48. David T — on 15th March, 2007 at 12:20 am  

      Bunglawala participates but learns nothing except that there is a lot of Islamophobia in the blogosphere, which is why he uses ad hominem attacks. In short if that is his only response to his critics why bother?

      No, that’s not true. He and I have agreed to form a band to cover the hits of Cat Stevens. We need a singer, though.

      Well, we sort of have. He said “no” but he’ll come round to it…

    49. Sunny — on 15th March, 2007 at 12:34 am  

      Fugstar bhai - what lovely things would you like me to write about?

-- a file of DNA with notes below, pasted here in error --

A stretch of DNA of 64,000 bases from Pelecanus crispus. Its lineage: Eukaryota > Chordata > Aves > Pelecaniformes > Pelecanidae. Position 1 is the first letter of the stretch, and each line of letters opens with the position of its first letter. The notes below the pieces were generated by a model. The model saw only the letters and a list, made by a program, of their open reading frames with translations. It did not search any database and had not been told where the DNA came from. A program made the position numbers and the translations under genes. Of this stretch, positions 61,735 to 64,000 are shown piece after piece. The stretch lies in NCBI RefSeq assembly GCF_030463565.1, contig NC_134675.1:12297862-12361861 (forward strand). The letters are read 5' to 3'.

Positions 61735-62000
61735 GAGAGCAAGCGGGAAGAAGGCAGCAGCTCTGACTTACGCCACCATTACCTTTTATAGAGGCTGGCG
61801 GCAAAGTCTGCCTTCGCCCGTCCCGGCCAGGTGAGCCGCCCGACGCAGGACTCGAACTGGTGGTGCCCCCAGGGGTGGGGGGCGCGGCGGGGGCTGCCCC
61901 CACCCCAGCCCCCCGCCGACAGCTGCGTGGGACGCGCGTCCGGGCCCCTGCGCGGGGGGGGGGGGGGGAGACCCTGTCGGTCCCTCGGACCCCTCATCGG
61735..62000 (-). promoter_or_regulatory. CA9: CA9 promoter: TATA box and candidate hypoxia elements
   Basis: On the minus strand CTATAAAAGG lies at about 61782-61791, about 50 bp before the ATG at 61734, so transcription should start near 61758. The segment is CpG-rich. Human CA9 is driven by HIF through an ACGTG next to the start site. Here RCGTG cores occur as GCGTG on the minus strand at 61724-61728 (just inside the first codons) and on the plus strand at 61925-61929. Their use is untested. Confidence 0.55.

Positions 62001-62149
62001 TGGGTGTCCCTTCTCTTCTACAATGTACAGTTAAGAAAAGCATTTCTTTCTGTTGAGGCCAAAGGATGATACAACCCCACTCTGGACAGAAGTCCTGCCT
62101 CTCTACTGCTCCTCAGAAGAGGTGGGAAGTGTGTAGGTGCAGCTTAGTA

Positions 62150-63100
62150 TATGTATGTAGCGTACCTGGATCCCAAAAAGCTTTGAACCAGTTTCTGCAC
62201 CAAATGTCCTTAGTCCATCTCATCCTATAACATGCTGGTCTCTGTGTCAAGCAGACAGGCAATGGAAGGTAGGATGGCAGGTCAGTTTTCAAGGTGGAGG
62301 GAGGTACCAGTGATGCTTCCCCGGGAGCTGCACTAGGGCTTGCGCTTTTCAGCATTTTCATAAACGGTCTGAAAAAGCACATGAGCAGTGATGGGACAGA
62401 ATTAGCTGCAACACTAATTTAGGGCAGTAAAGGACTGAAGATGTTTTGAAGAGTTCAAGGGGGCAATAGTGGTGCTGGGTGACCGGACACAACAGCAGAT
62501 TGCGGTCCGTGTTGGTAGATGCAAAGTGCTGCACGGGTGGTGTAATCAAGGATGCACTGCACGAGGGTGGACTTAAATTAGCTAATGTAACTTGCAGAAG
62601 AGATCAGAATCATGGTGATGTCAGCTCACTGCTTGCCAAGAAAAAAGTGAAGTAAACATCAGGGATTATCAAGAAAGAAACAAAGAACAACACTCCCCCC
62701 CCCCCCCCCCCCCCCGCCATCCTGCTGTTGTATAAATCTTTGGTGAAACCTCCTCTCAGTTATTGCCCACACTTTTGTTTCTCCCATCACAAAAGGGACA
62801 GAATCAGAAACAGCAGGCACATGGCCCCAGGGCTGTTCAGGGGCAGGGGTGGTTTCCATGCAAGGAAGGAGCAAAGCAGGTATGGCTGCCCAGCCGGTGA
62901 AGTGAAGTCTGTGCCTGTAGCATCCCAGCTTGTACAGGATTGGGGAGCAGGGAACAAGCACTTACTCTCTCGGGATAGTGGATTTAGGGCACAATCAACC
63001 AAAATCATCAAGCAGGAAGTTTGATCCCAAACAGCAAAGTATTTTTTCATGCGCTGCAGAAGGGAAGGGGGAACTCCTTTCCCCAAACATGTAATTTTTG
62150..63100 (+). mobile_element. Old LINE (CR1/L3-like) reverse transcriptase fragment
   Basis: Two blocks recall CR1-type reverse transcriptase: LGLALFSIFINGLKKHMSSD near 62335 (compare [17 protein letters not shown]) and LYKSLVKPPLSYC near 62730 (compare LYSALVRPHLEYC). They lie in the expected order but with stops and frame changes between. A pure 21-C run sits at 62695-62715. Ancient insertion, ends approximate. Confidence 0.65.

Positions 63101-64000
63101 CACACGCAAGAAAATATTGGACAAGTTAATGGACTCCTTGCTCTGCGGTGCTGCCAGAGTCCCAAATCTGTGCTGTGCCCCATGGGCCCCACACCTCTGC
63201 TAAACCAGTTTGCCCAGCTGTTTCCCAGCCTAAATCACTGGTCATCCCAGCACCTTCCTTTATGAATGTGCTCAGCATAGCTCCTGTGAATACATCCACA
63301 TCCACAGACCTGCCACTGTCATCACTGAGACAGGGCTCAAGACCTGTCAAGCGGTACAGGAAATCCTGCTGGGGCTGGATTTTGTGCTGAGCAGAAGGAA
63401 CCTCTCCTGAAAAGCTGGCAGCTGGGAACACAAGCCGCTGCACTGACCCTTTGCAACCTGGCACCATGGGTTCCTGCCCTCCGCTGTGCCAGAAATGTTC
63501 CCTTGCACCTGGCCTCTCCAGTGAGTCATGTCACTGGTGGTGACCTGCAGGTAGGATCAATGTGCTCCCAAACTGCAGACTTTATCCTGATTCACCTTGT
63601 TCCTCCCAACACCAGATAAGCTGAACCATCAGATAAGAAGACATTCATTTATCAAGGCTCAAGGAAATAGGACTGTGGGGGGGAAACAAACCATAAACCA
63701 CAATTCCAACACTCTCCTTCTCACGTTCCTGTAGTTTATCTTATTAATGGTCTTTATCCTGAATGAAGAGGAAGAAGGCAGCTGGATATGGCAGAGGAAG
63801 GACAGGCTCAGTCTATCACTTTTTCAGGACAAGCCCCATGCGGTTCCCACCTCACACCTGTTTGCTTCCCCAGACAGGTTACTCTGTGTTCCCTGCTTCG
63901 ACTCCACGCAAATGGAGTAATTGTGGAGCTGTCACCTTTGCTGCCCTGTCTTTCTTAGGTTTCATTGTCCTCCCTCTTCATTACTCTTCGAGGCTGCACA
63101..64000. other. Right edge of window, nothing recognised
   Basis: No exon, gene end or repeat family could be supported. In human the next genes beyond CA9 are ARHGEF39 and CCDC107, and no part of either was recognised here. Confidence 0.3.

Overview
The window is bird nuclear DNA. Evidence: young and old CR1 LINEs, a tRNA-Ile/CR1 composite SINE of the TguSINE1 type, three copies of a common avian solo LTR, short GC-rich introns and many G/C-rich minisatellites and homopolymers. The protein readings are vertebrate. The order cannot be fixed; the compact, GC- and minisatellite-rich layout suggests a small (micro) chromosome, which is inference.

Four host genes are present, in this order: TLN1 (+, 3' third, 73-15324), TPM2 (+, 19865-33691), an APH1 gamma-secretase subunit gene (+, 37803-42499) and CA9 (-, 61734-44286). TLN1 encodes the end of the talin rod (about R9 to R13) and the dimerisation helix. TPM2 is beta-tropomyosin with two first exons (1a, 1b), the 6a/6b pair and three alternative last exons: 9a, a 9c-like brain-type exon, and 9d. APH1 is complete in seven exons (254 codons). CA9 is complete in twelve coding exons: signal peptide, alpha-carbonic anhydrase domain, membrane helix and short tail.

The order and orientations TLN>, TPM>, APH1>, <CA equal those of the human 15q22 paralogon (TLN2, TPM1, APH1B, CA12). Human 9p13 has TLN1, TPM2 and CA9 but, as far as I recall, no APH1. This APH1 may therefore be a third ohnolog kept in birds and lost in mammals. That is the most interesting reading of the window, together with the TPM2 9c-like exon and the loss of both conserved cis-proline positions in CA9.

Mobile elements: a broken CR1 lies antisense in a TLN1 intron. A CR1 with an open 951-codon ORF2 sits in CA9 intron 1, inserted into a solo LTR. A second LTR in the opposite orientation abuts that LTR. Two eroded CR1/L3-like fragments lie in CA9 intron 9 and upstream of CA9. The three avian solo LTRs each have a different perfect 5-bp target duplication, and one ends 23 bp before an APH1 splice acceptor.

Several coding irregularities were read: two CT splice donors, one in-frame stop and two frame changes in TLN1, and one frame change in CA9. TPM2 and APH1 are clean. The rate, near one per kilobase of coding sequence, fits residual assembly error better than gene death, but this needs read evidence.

We live in a world where everybody is busy painting themselves as the victim. People are fighting, blowing each other up, dropping bombs etc. It’s difficult to pretend everything is hunky dory.

      I think the difference in my condeming is that I have an attitude of ‘a plague on both your houses’ because I don’t believe issues are as cleancut as they are made out to be by politicians, ‘community leaders’ or the media really. In this environment I can only point out the stupid way in which people conduct themselves, and hope people see through the hype. No?

    50. H. Patrick — on 15th March, 2007 at 2:30 am  

      You must be joking Sunny. Under Milne, the Guardian has published pieces on Muslims in Britain by Hanif Kureishi, Maleiha Malik, Munira Mirza, Sarfraz Manzoor, Ziauddin Sardar, Sarah Joseph, as well as the lot you speak about above. Find me another paper in the whole world that has done that.

    51. Sunny — on 15th March, 2007 at 4:16 am